The role of a product manager is more important now than it has ever been before. To understand it further, we’ve been interviewing highly experienced Product Managers and wanted to share the learnings with our network.
One of the key questions we asked was…
“What is your favourite question to ask Product Manager's in an interview?”
Here are some of the best answers…
There are two questions I ask at every single interview. They're the last two questions and they're very deliberate. I ask both of these questions after the interview has finished, except the interview hasn't finished, they just think it has. I wrap up, say thank you very much, put my papers together, and then ask these two questions.
The first question is...
If they say anything that's to do with going out with their friends, eating, cooking or reading, it's a no. They need to be able to articulate something passionately and sell an idea because as a product person at least, that's an essential skill.
The most interesting answer I had to that was a guy who was very, very interested in Pakistani politics, at which point I thought, well, this is a tough sell to me. But wow, after five or 10 minutes, I was suddenly very, very interested in Pakistani politics and knew a lot more than I did before. And I thought, if he can do that with a product, that's amazing. So always ask, what do they do for fun. What gets them going outside of the office.
Just casually try and see, are they actively participating in the product community? Are they reading? Are they contributing, etc.?
Richard Shepherd - Global Head of Product at JUST EAT
I like to ask that question for a couple of reasons. The first is, I’m just nosey. I want to understand a little bit about them, their hobbies, what they’re interested in, but when you get into the nuts and bolts of why it’s their favourite product, you can begin to unpick different facets of product, so why is it good? What metrics should it be hitting? Why is it a useful product? Have they really thought through the customer needs? What job is it addressing? What are the outcomes that customers want?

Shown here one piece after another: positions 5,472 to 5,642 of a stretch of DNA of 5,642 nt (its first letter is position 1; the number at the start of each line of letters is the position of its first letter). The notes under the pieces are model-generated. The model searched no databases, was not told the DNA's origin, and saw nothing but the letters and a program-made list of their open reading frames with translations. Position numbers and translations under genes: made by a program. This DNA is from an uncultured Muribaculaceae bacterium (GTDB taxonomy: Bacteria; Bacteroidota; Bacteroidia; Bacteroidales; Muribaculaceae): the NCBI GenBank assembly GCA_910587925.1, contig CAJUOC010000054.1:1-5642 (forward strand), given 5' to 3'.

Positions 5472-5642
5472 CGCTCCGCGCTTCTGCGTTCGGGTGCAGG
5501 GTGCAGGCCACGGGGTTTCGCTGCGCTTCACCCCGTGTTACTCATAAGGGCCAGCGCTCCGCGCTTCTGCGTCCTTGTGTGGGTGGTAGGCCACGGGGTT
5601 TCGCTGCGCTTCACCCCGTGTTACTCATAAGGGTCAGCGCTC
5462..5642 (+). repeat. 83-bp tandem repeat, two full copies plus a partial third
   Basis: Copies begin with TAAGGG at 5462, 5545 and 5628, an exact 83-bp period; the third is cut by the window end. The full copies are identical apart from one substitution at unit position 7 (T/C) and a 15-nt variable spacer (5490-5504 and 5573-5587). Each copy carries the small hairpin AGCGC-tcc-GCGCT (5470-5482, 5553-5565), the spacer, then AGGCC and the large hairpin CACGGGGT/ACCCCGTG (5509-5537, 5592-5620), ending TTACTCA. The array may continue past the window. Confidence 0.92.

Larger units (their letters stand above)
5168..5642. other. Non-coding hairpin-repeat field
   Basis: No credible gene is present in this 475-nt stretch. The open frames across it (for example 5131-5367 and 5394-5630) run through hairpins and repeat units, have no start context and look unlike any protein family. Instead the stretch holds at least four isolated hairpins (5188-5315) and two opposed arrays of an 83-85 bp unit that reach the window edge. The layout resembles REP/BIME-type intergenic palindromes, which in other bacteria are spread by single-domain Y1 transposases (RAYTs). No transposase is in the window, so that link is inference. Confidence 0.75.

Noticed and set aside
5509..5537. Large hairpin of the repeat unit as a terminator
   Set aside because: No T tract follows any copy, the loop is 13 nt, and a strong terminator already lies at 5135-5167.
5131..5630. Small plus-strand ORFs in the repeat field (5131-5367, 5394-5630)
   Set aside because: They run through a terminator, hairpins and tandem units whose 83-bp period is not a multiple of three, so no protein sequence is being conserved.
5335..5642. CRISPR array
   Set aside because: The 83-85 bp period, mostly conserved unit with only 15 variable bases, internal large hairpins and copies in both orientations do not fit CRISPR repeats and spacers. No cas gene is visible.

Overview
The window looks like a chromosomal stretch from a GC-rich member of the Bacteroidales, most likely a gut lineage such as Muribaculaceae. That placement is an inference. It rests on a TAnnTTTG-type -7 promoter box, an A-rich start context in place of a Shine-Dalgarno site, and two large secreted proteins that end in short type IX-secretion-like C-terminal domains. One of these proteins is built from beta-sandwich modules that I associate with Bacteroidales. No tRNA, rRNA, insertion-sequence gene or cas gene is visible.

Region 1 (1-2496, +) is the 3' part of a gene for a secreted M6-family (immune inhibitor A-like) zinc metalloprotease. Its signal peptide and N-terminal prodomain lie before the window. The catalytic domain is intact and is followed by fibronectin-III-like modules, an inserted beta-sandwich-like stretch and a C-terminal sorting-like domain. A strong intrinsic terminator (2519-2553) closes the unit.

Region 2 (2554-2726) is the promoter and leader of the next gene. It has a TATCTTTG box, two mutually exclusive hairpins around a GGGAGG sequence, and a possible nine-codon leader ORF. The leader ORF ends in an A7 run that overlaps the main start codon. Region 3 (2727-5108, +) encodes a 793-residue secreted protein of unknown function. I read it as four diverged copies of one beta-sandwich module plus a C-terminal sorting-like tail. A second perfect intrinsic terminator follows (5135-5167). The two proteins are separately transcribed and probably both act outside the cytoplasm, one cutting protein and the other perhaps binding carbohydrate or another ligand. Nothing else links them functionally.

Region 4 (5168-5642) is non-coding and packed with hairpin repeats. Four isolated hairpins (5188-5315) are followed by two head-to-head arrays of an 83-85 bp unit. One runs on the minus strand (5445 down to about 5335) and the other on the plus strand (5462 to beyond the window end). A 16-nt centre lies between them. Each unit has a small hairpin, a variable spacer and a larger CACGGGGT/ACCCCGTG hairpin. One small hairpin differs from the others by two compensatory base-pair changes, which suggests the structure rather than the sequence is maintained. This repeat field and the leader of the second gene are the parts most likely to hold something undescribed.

My favourite question off the back of that is;
It's tough to answer because you usually enjoy a lot about it and it might be really easy to say here are the features that I would add to it, but removing a feature from a product can be one of the hardest things that a product manager has to do.
Often you become emotionally attached to products and features, so to have to think about removing a feature can be tough, and we’ve seen it with Apple recently in the iPhone 7. They removed the headphone jack and that’s not an easy decision to make. If they looked at the data and analytics, they would have seen that almost all their customers are using this feature, but actually they’re able to be a little bit more visionary, predict where the market might be moving to, and make tough decisions about removing features from products.
Adam Warburton, Head of Product at The Co-op.
I ask it because the answer tells me a number of different things. Firstly, is this person open and honest? Did they tell me about some of the failures they've had that they have completely owned, and what did they learn from it? How big was the failure overall? If the failure was massive, it tells me this person has been swinging for the fence as opposed to incrementally optimizing things and playing it safe.
Another question I ask people is;
Again, the answer they give back to me tells me a number of different things, like what's their calibration of complicated and can they distil that into a very simple sentence so that me, as a layperson, could understand it. Good product managers often have to translate very complicated requirements to stakeholders or engineers, so communication is key.
Dave Thomson, Head of Product at Skyscanner
I throw it in the middle of talking about products or about something completely unrelated. I love this question because it's something that I find people aren't prepared for.
I want to get into what is it that motivates them to do good work? What would they rather not see in their workplace? It's a two-way question, so for me, I want to judge if I can offer this candidate the right environment to come work where we are. At the same time, I'm trying to get a sense for what is the best conditions under which this person is going to work so I can create those conditions for them.
Rags Vadali, Product Manager at Facebook